A broadcast from Uganda today indicated that 19 Britons had carried President Idi Amin on their shoulders for 11 1/2 miles, from his residence to a conference center.

In a live broadcast of the government's annual budget presentation, Amin said: "I think you have heard I was being carried at 258 pounds by 19 people who managed to carry me 11 1/2 miles, and they were very tired."

The government radio had said earlier that the Britons would carry Amin 25 miles to show their solidarity with the people of Uganda.

In his speech, monitored here, Amin said that despite the condemnation of his government by Commonwealth meeting in London, Ugandans should not mistreat the 300 Britons still living in Uganda.

"You must be very good to them," Amin said. "Anybody who is playing with the British nationals in Uganda is heading for trouble with me."

Britain closed its embassy in Kampala last year, and Britain announced today that it would sever its last remaining diplomatic link with its former African colony, closing the two-man British-interests section at the French embassy in Kampala.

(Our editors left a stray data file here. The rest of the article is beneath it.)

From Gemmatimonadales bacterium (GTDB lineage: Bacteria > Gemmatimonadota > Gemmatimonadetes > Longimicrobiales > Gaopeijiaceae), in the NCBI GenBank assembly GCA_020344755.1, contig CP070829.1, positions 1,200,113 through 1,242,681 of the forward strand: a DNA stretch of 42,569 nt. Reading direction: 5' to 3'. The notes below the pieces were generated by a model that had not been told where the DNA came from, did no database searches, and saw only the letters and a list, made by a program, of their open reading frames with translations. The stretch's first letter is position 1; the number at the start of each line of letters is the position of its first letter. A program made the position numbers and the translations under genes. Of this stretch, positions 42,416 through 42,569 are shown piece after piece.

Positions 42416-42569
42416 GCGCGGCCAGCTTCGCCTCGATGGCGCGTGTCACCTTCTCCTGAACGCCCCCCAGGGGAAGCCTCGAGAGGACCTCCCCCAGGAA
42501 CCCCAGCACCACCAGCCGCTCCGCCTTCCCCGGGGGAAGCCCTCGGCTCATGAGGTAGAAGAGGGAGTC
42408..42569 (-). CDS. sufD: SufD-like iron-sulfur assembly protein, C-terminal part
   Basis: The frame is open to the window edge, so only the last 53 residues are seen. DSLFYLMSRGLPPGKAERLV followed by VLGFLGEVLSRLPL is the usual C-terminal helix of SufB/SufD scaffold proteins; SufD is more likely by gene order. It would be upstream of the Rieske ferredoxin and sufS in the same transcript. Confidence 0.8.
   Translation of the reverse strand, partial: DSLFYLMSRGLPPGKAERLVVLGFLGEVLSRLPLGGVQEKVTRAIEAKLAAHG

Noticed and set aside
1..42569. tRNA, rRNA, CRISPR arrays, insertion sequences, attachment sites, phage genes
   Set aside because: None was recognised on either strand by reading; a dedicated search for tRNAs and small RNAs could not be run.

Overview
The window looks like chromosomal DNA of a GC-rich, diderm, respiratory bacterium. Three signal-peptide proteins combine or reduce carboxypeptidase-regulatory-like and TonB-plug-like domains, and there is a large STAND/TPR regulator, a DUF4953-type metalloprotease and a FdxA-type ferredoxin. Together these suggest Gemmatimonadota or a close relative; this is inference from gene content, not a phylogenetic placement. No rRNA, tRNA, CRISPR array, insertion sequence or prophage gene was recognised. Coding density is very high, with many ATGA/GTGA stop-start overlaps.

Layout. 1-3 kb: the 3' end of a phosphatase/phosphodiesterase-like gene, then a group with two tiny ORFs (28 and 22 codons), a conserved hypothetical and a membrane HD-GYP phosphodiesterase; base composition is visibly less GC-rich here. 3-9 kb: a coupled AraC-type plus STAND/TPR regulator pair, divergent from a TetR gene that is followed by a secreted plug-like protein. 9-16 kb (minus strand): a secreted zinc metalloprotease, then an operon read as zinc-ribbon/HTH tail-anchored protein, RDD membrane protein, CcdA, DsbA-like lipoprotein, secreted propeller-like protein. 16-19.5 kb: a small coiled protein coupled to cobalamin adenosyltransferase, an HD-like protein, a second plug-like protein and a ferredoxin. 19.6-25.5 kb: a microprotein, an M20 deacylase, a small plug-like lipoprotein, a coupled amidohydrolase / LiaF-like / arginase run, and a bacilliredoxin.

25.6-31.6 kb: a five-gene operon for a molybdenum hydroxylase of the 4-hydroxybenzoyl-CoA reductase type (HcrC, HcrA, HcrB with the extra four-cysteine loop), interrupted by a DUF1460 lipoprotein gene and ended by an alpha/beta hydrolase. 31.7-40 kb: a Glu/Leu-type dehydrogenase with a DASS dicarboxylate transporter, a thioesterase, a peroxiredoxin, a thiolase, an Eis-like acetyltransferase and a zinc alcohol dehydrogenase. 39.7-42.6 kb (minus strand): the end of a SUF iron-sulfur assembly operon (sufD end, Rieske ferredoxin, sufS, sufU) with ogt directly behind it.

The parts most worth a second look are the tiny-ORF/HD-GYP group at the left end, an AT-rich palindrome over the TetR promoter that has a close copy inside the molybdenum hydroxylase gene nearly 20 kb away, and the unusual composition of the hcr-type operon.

Like Radio Uganda broadcast made no reference to the Tish announcement.

During the Commonwealth conference in London, Uganda imposed restrictions on its resident Britons, preventing them from leaving Uganda or gathering in groups of more than he would not be permitted to attend the Commonwealth meeting.

British-born businessman Robert Scanlon, 44, was arresting last week on spying charges. Uganda Radio said at that time that if he was found guilty he would be executed by the end of this week.

No mention of Scalon was made in today's broadcast.

Scanlon was one of several men who carried Amin shoulder-high to the same Kampala conference center for a summit meeting of the Organization of African Unity in 1975.

A spokesman of Uganda's Information Ministry denied rumors spread in London's commodity market that there had been a coup or attempted coup against Amin.